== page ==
No.113 Seminar Details : Meta-Programming for Statistical Machine Learning


Seminar Details : NII Shonan Meeting Seminar 113

Meeting Dates

Shonan Village Center, May 22-25, 2018

(Check-in: night before, May 21, 2018)


Oleg Kiselyov, Tohoku University, Japan

Tiark Rompf, Purdue University, USA

Jennifer Neville, Purdue University, USA

Yukiyoshi Kameyama, University of Tsukuba, Japan

Description of the Meeting

Statistical machine learning (ML) is a broad branch of machine learning aimed at drawing conclusions and learning from inherently uncertain data, using \ideas from probability theory and statistics to address uncertainty while incorporating tools from logic, databases, and programming languages to represent structure.” (Getoor, Taskar, 2007). We propose a discussion-heavy workshop to promote the evident and growing interest of the developers of ML/probabilistic domain-speci c languages in program generation and transformation, and programming language (PL) researchers in ML applications.
We anticipate the workshop participants to consist of three groups of people: Statistical Machine Learning,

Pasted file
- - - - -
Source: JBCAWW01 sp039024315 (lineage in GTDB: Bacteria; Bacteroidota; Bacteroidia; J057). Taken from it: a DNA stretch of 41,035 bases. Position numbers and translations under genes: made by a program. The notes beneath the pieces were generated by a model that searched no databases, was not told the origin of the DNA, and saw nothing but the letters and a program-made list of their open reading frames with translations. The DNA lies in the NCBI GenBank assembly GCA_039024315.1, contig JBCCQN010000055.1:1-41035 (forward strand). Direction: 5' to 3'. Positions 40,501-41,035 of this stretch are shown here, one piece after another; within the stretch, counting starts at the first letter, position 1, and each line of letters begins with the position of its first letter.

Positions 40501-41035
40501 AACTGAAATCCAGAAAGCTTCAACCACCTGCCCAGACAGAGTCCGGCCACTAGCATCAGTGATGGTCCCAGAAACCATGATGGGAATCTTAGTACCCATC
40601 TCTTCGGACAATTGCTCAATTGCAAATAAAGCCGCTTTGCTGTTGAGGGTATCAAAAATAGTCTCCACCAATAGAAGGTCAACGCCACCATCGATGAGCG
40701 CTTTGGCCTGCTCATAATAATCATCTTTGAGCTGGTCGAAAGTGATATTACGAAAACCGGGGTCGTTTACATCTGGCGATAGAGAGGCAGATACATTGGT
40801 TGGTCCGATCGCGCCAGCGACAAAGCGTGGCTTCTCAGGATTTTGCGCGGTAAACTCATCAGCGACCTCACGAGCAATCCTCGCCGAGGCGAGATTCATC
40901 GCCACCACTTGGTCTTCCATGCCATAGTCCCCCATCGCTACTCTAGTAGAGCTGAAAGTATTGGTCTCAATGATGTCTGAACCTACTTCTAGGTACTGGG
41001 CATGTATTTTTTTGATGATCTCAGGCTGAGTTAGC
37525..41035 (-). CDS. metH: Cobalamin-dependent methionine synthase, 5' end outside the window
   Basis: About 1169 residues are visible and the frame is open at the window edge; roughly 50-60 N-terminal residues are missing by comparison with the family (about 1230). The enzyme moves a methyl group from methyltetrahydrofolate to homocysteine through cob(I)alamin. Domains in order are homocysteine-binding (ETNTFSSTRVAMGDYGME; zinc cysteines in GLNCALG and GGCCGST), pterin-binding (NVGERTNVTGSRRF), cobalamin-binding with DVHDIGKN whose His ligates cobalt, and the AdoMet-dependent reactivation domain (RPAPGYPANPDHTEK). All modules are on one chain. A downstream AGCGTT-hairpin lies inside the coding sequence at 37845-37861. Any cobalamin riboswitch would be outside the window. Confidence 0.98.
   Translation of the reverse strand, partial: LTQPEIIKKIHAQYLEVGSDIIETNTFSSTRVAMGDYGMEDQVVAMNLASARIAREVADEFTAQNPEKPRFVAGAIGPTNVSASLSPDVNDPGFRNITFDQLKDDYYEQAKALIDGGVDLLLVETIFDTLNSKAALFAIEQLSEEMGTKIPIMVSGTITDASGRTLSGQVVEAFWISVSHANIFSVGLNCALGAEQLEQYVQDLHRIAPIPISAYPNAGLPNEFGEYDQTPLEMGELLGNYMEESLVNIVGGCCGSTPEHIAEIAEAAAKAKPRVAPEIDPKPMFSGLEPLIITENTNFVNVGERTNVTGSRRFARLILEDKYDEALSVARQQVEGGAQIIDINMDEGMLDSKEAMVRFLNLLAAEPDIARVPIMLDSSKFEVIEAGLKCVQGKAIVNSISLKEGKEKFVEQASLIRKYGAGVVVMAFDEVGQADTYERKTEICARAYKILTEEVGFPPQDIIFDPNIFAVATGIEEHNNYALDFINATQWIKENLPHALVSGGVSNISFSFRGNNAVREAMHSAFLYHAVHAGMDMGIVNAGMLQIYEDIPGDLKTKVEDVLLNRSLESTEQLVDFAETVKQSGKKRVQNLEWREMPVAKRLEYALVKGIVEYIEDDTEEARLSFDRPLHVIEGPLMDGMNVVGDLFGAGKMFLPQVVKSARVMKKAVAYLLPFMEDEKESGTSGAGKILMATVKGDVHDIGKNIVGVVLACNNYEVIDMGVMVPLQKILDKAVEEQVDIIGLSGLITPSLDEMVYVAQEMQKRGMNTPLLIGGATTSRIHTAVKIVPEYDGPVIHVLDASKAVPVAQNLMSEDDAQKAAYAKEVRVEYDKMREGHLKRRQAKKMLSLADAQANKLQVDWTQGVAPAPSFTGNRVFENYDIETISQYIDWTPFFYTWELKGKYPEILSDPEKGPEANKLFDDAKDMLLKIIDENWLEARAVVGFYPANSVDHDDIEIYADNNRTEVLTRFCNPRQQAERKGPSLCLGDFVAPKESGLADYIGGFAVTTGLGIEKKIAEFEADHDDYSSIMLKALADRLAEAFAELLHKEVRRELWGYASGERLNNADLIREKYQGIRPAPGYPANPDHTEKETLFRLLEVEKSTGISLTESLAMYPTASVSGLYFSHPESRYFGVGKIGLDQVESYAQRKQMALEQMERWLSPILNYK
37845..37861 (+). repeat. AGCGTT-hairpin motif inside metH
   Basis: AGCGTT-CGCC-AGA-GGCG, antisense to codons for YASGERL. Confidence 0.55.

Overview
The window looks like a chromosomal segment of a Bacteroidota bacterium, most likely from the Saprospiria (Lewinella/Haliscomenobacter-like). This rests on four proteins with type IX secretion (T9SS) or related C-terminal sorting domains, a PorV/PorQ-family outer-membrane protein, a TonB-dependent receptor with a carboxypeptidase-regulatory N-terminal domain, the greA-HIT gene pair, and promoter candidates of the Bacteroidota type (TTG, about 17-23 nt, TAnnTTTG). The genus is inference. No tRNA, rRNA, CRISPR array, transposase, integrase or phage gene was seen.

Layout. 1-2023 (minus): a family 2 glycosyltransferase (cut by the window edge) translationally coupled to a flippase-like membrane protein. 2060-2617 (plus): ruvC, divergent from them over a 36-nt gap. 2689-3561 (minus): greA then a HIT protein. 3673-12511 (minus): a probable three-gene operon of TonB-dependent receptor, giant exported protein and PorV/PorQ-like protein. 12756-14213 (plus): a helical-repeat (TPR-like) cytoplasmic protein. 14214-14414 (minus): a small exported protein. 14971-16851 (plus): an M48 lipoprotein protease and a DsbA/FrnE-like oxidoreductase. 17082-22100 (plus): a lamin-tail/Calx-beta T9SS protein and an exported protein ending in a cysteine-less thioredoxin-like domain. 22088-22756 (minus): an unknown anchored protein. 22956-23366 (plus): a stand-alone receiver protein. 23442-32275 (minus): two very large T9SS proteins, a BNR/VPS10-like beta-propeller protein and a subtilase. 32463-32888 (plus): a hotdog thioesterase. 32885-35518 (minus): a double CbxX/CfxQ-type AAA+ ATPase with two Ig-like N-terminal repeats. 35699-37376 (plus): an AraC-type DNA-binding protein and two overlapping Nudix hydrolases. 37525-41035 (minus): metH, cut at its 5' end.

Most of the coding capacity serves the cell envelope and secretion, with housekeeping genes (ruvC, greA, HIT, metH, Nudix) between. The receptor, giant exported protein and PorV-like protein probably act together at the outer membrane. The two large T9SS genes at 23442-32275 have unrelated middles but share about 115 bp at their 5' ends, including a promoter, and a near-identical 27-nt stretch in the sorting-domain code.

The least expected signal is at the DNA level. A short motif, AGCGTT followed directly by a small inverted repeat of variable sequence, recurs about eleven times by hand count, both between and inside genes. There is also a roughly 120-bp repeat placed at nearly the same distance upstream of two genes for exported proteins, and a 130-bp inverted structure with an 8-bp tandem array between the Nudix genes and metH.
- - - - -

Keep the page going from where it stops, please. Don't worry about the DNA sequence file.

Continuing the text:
researchers and practitioners building, using, and adjusting probabilistic learning systems, and PL researchers with some connections to ML.


・ Probabilistic programming is coming of age and could really help real ML people in some cases. Selling
points: correctness by construction (ML codes are very hard to debug and test) and some consistency in
performance (saves time in many optimizations and writing custom code).
・ Many implementors of probabilistic languages and libraries come to realize the importance of metaprogramming and PL research in general (determining the validity of optimizations/transformations,
knowledge of transformation techniques and good ways/algorithms of applying them, knowing tools like
Lightweight Modular Staging (LMS), partial evaluators, staged languages).

・Treating programs as subjects of probabilistic computation, in the sense of learning facts about programs
from data, i.e. learning from “big code”.


Our goal is to bring three groups together and see what probabilistic programming can do more, and mainly how we can apply advances in PL and meta-programming more consciously and pro tably (and if we cannot, what the PL community should be investigating then).

Just as the two Shonan meetings (No.2012-4 “Bridging the Theory of Staged Programming Languages and the Practice of High-Performance Computing” and No. 2014-7 ” Staging and High-Performance Computing:  Theory and Practice”) aimed to solicit and discuss real-world applications of assured code generation in HPC (High-Performance Computing) that would drive PL research in meta-programming, we propose a similar direction for ML and meta-programming.
To promote mutual understanding, we plan for the workshop to have lots of time for discussion. We will
emphasize tutorial, brainstorming and working-group sessions rather than mere conference-like presentations.

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